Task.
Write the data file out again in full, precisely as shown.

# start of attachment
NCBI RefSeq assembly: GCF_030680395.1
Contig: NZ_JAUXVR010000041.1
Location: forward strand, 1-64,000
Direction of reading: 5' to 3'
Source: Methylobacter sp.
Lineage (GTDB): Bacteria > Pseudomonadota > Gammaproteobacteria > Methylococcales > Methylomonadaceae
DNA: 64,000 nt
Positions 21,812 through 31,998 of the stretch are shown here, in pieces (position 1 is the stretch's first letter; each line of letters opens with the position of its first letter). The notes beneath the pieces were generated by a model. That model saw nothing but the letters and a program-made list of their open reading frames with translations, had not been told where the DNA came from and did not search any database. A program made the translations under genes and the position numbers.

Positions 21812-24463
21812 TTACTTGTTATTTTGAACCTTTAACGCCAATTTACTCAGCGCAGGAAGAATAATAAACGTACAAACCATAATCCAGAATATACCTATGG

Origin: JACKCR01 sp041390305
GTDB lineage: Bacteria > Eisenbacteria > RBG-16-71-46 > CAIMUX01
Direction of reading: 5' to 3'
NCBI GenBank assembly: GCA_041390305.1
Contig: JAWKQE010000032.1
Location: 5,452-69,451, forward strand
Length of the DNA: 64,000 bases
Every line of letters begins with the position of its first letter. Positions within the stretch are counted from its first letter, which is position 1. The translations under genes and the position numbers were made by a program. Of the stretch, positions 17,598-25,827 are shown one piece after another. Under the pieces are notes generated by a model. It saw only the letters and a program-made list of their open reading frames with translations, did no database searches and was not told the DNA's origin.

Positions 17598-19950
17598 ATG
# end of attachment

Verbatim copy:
NCBI RefSeq assembly: GCF_030680395.1
Contig: NZ_JAUXVR010000041.1
Location: forward strand, 1-64,000
Direction of reading: 5' to 3'
Source: Methylobacter sp.
Lineage (GTDB): Bacteria > Pseudomonadota > Gammaproteobacteria > Methylococcales > Methylomonadaceae
DNA: 64,000 nt
Positions 21,812 through 31,998 of the stretch are shown here, in pieces (position 1 is the stretch's first letter; each line of letters opens with the position of its first letter). The notes beneath the pieces were generated by a model. That model saw nothing but the letters and a program-made list of their open reading frames with translations, had not been told where the DNA came from and did not search any database. A program made the translations under genes and the position numbers.

Positions 21812-24463
21812 TTACTTGTTATTTTGAACCTTTAACGCCAATTTACTCAGCGCAGGAAGAATAATAAACGTACAAACCATAATCCAGAATATACCTATGG

Origin: JACKCR01 sp041390305
GTDB lineage: Bacteria > Eisenbacteria > RBG-16-71-46 > CAIMUX01
Direction of reading: 5' to 3'
NCBI GenBank assembly: GCA_041390305.1
Contig: JAWKQE010000032.1
Location: 5,452-69,451, forward strand
Length of the DNA: 64,000 bases
Every line of letters begins with the position of its first letter. Positions within the stretch are counted from its first letter, which is position 1. The translations under genes and the position numbers were made by a program. Of the stretch, positions 17,598-25,827 are shown one piece after another. Under the pieces are notes generated by a model. It saw only the letters and a program-made list of their open reading frames with translations, did no database searches and was not told the DNA's origin.

Positions 17598-19950
17598 ATG